Foreclosures

Texas Foreclosure Law

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In many states, you must go through the judicial system (the courts) to conduct a real estate foreclosure. Texas foreclosure law, however, does not typically require court involvement. As such, Texas is considered a non-judicial foreclosure state.

If you have loaned money to an individual to purchase real estate or owner-financed the sale of your real estate, you should have obtained a promissory note from the buyer as well as a deed of trust (sometimes referred to as a mortgage). The promissory note outlines the terms of payment and the deed of trust gives the lender a lien (i.e. the property becomes collateral for the loan). If your loan was documented properly and you are not getting paid in accordance with the promissory note, you can force the sale of the property to repay the note.

The Texas Foreclosure Process (Non-Judicial)

1. Notice of Default - Prior to proceeding with a foreclosure, Texas law states that the lender must mail the borrower a notice of default (aka demand letter) informing the borrower that he/she has twenty days to pay the delinquent payments (the cure period) or the debt will be declared due and foreclosure proceedings will begin.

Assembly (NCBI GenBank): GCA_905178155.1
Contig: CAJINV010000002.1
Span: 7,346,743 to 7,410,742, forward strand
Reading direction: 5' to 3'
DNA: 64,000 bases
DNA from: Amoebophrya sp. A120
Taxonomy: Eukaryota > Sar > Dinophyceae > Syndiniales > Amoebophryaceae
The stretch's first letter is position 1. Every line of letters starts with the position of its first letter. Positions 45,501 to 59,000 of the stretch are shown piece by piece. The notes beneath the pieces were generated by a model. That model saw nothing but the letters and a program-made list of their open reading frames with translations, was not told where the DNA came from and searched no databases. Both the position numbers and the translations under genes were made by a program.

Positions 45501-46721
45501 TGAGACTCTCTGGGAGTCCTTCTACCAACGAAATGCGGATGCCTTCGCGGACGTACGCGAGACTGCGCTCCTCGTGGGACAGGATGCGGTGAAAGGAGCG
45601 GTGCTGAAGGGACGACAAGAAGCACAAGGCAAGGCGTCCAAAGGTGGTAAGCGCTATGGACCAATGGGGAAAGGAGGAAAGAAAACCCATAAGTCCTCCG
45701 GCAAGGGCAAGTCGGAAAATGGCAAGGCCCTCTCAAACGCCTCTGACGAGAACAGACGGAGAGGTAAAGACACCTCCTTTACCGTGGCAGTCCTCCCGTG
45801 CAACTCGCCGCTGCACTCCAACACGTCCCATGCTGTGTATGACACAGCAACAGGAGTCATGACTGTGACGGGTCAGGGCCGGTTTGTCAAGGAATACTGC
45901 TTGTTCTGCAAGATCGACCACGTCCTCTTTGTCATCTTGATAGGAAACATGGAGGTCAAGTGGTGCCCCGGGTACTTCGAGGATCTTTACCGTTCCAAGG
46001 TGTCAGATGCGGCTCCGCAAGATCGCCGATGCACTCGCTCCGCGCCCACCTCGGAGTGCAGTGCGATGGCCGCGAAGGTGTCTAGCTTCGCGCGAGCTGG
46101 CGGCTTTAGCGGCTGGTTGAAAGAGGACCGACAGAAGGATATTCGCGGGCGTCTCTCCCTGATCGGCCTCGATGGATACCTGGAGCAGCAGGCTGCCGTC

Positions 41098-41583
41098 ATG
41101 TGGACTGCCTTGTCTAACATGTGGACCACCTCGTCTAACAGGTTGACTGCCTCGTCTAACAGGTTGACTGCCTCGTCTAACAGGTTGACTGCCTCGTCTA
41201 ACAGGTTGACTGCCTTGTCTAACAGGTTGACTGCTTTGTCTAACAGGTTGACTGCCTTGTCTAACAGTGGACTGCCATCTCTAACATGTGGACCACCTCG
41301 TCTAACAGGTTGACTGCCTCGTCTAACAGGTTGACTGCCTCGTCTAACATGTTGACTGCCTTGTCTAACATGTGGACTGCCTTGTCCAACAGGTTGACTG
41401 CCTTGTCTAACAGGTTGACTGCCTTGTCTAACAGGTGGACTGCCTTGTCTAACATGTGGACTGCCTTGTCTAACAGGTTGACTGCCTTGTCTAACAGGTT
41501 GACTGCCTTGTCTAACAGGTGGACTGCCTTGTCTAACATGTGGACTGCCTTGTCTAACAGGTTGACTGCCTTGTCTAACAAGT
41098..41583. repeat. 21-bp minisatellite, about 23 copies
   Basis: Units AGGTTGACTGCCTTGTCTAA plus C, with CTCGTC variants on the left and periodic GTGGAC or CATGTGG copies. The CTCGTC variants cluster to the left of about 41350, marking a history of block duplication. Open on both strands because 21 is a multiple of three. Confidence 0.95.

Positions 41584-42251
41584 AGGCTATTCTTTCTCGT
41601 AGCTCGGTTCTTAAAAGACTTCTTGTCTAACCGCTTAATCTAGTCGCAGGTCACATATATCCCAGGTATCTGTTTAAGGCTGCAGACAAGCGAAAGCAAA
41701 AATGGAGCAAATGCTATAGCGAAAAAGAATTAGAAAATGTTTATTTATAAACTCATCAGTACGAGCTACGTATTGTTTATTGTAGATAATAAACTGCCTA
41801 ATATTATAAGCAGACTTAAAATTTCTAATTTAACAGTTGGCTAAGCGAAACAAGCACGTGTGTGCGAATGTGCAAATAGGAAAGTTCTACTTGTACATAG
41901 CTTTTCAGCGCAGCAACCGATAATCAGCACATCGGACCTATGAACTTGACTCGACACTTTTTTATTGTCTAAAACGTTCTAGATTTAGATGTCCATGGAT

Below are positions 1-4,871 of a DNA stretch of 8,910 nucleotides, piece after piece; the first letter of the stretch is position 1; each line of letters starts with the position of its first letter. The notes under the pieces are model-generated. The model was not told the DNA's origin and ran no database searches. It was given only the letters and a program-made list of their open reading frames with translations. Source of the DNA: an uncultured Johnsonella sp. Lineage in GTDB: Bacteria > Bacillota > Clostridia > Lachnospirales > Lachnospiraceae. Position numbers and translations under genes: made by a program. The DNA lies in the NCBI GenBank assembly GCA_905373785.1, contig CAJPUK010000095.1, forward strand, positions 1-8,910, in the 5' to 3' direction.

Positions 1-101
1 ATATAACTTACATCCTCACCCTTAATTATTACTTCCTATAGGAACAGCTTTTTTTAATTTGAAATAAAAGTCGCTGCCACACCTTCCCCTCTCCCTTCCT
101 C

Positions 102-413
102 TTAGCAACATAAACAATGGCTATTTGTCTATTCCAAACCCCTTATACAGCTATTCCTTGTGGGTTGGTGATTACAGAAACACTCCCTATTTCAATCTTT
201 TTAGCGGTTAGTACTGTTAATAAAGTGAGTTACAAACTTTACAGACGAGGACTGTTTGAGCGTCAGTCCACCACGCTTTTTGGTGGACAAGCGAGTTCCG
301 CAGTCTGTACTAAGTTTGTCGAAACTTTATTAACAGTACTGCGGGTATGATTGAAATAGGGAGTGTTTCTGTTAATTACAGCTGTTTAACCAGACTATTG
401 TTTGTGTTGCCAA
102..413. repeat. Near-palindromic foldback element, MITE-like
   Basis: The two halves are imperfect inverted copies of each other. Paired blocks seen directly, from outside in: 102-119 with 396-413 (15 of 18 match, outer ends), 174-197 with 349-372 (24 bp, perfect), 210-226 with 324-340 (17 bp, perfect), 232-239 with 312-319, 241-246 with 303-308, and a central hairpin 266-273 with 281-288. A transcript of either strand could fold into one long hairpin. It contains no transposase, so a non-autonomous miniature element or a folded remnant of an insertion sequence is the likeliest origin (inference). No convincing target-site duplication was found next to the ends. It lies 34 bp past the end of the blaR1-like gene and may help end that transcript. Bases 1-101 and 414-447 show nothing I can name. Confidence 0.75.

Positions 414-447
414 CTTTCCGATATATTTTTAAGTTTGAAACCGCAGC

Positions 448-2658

2. Acceleration of Maturity Date - At some point after the twenty day cure period has expired, a Notice of Acceleration will be mailed to the borrower via certified mail. This letter is typically accompanied by a notice of foreclosure.

3. Notice of Foreclosure - At least twenty one days before the foreclosure sale, a foreclosure notice must be: (a) filed with the county clerk; (b) mailed to the borrower at their last known address; and (c) posted at the county courthouse.

4. The Foreclosure Sale - The foreclosure sale must take place on the first Tuesday of any month, even if said Tuesday falls on a legal holiday, but only after the proper preliminary notices have been given. The sale is typically conducted on the courthouse steps by auction to the highest bidder for cash. Anyone may bid, including the lender, who bids by canceling out the balance due on the note, or some part of it.

5. Conveyance to Purchaser - The trustee will transfer the property to highest bidder via a trustee’s deed. The highest bidder/new owner will own property free and clear of any junior liens, but subject to any superior liens (superior liens typically include ad valorem real property taxes and liens recorded before your deed of trust is recorded).

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